Change in Control Compensation Planning Checklist

(for potential seller and target companies)

Before merger or sale negotiations begin, potential sellers (or targets!) should get their severance house in order, with the following precautionary steps being worth consideration:

All Plans and Employment-related Agreements

1. __ Create a Pre-closing Protected Period? 

  • If the closing a CIC transaction triggers enhanced protections, consider whether they could be taken away on the eve of a closing. If that is a risk, the establishment of a pre-closing protected period could provide executive's with valuable peace of mind assurances. 

2. ___ Hard-wire Post-closing Decision-makers?

  • Absent a plan provision, the buyer in a transaction has the power to make post-closing benefit determinations, such as whether a qualifying termination has occurred and how much is payable.
  • A plan (or agreement) may provide that, following a CIC transaction, benefit determinations will be made by parties independent of the buyer (such as an independent law firm or fiduciary, or a committee of the seller's executives or former employees).

Executive Retention and Transitions:

3. __ Lock-in change-in-control (CIC) benefits to assure key employees stay with the company until a transaction closes?

  • As a general rule, those who are not protected will seek to leave soon after a merger or sale transaction is announced.
  • Retention incentives may come from some combination of CIC severance protections and stay bonuses. As a general rule, the earlier these are promised, the more likely key employees will be retained. 
  • See CIC Survey Data for information about reasonable severance levels.

4. __ Evaluate and address Golden Parachute Risks?

  • It is always best to identify golden parachute tax risks at the earliest possible time, because employers and executives both suffer if penalties are triggered.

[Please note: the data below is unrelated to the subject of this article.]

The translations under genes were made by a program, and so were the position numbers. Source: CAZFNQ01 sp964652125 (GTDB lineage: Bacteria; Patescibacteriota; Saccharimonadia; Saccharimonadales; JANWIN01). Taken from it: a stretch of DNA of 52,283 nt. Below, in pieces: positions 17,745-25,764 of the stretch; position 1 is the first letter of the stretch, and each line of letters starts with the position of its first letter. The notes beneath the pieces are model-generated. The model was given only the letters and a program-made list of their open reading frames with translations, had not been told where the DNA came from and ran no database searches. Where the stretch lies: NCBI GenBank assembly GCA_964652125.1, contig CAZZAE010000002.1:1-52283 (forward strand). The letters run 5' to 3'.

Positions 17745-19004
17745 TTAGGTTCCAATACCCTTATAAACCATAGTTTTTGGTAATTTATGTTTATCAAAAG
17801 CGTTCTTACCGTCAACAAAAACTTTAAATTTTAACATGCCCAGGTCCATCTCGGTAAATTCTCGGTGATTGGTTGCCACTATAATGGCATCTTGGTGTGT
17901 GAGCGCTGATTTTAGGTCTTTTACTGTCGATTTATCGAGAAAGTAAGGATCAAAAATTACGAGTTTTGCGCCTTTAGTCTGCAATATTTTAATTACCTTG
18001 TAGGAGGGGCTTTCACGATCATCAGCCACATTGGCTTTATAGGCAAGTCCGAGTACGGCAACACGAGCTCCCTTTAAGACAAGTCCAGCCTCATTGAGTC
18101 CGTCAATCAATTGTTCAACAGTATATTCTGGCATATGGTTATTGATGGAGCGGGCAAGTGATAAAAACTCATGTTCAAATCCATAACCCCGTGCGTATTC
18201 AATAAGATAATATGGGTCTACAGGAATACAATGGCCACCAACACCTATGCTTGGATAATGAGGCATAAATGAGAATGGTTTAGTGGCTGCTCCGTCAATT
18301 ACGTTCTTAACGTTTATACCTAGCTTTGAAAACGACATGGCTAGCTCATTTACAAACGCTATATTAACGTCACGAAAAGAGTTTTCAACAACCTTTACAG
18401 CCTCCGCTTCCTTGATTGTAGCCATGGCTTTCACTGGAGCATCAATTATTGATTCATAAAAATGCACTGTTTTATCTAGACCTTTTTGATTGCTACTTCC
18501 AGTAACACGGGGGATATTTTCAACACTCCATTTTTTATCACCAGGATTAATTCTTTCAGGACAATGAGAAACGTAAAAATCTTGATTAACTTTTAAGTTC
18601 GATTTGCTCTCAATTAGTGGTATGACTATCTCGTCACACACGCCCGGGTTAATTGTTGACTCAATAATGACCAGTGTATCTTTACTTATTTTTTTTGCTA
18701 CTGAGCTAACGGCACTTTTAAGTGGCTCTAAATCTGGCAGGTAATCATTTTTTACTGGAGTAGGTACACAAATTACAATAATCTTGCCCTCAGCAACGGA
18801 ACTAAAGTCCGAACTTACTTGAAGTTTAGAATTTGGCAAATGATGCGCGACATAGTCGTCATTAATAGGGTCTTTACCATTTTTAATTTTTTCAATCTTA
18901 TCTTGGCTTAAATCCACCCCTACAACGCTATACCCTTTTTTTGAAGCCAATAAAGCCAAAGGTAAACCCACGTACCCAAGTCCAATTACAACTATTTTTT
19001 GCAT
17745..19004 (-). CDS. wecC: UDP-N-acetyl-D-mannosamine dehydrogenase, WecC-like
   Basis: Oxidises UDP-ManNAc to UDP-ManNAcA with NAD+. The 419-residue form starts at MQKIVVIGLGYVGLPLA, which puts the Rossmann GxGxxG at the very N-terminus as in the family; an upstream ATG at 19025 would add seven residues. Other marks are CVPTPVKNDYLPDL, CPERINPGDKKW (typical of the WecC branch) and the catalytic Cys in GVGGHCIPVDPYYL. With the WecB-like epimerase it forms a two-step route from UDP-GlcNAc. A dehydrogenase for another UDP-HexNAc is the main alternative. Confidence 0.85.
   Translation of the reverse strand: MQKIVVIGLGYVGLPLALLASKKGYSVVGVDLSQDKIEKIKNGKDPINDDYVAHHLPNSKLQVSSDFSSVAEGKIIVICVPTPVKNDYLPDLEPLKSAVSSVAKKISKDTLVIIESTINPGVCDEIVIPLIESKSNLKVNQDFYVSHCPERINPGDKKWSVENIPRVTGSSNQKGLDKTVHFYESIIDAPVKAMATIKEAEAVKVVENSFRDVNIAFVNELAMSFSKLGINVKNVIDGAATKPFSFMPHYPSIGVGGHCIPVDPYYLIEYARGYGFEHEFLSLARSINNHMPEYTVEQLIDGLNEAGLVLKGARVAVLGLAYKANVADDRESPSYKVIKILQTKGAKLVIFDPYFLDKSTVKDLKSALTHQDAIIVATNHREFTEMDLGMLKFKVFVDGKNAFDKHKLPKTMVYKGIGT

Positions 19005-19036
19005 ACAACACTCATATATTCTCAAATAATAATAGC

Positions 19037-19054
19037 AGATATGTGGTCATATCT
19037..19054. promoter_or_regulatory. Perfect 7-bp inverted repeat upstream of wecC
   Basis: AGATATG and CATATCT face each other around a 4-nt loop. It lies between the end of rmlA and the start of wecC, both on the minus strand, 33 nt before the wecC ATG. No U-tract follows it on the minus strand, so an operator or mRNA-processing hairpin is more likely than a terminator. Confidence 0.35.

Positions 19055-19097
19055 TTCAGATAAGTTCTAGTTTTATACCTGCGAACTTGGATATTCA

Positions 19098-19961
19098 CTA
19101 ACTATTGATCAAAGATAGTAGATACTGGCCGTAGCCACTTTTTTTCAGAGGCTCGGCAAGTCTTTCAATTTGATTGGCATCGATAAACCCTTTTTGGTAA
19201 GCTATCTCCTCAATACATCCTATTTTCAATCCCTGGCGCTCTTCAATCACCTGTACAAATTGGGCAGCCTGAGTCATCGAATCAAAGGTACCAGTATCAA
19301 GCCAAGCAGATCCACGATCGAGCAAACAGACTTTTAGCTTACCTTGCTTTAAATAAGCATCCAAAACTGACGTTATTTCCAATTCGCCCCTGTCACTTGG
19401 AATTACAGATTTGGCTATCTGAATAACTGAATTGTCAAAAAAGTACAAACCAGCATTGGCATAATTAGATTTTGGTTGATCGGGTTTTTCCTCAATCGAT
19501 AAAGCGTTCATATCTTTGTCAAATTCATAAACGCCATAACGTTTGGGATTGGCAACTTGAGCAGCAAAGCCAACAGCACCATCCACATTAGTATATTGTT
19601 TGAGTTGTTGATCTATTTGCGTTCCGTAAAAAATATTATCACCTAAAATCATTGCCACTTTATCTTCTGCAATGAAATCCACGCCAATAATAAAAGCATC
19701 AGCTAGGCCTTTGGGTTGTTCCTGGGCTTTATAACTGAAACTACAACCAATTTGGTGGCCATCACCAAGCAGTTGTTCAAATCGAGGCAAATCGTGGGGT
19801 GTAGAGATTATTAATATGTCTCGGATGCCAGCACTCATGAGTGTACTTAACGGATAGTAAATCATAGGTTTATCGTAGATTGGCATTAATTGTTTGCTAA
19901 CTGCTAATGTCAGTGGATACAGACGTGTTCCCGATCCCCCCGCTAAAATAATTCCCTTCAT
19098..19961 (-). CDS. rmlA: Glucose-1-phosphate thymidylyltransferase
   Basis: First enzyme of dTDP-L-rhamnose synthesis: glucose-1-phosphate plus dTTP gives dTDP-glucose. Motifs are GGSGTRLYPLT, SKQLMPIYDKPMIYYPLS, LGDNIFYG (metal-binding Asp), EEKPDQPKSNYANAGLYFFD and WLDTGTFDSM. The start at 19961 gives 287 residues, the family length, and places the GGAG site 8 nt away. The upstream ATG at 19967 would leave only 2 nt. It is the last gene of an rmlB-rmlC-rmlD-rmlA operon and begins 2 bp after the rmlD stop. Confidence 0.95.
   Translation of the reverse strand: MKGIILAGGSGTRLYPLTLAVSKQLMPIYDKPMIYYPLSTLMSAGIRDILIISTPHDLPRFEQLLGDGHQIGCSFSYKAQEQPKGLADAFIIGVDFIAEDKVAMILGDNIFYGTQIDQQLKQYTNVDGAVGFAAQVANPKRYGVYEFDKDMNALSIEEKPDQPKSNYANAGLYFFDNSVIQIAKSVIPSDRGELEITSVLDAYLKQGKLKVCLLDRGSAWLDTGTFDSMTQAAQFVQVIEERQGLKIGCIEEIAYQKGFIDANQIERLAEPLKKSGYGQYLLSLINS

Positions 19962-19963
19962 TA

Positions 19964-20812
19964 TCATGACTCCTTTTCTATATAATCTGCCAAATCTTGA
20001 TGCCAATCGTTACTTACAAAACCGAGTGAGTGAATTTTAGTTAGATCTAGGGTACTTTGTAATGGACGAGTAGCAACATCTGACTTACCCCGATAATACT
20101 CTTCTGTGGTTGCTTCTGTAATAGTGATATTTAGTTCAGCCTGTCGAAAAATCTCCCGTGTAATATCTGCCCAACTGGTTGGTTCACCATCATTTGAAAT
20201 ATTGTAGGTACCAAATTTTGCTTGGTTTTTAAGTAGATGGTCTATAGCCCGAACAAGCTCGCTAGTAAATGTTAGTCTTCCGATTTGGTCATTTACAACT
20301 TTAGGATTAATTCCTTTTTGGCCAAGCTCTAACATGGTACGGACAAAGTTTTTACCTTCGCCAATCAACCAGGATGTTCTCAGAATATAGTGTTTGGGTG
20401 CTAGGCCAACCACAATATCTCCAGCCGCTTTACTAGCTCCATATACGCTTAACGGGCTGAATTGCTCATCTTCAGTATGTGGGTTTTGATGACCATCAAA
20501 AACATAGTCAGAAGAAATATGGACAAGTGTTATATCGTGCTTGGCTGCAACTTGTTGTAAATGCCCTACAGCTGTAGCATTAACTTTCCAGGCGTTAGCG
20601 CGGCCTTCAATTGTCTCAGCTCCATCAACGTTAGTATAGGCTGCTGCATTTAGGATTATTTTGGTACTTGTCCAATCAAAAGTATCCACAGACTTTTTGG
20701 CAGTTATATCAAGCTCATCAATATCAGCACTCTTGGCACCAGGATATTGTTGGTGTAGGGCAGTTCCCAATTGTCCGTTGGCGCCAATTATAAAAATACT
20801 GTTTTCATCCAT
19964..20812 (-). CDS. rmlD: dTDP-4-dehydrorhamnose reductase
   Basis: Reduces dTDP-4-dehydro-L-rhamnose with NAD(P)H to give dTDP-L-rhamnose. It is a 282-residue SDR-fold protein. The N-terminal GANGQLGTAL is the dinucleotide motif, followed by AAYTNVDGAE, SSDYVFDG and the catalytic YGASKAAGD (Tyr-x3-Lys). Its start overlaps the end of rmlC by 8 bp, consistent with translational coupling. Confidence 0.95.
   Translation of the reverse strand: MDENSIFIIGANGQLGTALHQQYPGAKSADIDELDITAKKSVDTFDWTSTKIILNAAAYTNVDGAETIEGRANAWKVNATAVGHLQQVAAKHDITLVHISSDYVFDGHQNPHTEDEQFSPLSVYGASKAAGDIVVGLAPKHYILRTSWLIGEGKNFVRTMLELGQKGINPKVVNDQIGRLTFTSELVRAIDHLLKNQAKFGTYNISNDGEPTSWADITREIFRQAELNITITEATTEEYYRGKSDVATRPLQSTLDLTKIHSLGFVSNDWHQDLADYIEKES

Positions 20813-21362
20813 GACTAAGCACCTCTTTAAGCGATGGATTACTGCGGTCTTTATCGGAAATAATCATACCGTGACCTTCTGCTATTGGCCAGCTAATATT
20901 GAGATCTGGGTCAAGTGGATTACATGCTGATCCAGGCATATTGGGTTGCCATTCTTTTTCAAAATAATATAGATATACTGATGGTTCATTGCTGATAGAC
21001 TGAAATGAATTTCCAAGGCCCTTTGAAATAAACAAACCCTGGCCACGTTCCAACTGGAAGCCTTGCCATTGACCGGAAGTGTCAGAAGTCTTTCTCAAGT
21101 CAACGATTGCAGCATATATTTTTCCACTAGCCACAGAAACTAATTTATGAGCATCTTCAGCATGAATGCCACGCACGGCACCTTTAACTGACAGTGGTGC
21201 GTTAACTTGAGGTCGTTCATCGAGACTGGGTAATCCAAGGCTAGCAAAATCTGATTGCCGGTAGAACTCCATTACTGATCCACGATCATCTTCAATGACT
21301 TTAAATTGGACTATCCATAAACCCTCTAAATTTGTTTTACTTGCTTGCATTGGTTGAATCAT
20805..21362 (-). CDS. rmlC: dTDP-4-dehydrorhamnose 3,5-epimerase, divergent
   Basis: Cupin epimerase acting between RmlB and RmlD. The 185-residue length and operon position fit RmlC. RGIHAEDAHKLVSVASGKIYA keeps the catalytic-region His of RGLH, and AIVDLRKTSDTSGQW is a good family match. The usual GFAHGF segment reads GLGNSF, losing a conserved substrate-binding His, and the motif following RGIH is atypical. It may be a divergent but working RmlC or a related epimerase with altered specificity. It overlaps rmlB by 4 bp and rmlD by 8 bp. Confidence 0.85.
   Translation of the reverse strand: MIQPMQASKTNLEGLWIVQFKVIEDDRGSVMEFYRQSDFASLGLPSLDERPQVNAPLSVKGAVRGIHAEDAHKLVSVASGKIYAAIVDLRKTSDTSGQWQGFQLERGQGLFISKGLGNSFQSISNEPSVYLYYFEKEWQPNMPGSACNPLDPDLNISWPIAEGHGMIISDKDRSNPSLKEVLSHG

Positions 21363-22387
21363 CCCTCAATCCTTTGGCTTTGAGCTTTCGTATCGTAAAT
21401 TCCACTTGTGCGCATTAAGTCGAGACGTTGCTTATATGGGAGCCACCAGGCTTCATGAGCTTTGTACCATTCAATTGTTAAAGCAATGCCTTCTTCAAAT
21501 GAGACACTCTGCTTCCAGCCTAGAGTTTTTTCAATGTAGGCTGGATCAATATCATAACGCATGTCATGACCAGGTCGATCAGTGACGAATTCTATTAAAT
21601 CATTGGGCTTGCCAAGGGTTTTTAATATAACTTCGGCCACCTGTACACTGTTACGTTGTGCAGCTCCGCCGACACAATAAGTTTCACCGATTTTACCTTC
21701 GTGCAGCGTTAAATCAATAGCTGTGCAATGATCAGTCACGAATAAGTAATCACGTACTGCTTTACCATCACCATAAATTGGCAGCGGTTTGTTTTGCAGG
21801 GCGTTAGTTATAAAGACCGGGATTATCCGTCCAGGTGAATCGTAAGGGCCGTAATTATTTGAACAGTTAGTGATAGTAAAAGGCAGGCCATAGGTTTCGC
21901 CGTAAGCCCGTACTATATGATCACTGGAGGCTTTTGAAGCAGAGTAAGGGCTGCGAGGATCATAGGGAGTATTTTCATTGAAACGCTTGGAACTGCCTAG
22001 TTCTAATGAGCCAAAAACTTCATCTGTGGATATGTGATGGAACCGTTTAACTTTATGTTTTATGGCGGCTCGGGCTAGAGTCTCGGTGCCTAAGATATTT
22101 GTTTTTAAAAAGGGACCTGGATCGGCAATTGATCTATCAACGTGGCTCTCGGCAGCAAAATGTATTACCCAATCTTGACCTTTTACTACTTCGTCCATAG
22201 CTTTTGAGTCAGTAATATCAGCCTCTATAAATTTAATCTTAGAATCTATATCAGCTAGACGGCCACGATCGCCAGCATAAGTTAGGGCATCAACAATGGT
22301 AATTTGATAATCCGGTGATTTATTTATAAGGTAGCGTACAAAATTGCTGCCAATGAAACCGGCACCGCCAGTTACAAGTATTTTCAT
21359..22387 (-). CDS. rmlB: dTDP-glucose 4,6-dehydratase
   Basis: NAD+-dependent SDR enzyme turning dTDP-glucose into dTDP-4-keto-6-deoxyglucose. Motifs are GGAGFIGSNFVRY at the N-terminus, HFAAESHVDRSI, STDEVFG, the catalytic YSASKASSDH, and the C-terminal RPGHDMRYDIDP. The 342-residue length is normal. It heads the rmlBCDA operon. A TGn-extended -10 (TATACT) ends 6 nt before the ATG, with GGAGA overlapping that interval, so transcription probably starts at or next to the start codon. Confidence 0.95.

• Early identification of problems often allows for a negotiated solution.
  • For further information, see Golden Parachute Tax Rules.

5. __ Create a springing rabbi trust in order to signal an intent to deliver deferred compensation and severance without risk that a buyer will dispute or delay payment?

6. __ ERISA-fy plans, in order to minimize the risk and costs of litigating meritless claims?

  • ​This employer protection can reasonably be balanced by the post-closing decision-making provision described in the following item.
  • See "Say Hello to Smart Goodbyes" for reasons to bring a severance plan within the scope of ERISA. Note that an umbrella welfare plan can reduce the IRS 5500 burden.

7. __ Refine noncompetes and other restrictive covenants to reflect CIC considerations, such as enhanced payments or circumstances for their elimination.

Retirement and Welfare Plans:

8. __ Amend plans to require their automatic termination before a CIC closes?  

  • For 401(k) plans and ESOPs, this is often immaterial to a transaction and eliminates negotiation over how a transaction affects those plans. 
  • If an ESOP is leveraged and holds appreciated employer securities, a pre-closing termination is the surest means by which to assure that the selling/target company's employees benefit from the unallocated shares (otherwise a buyer could divert some of those gains to its employees).

9. __ Assure post-CIC medical coverage rights greater than COBRA requires? 

  • For senior employees, this can be invaluable - at minimal if any impact on a CIC transaction.

See also: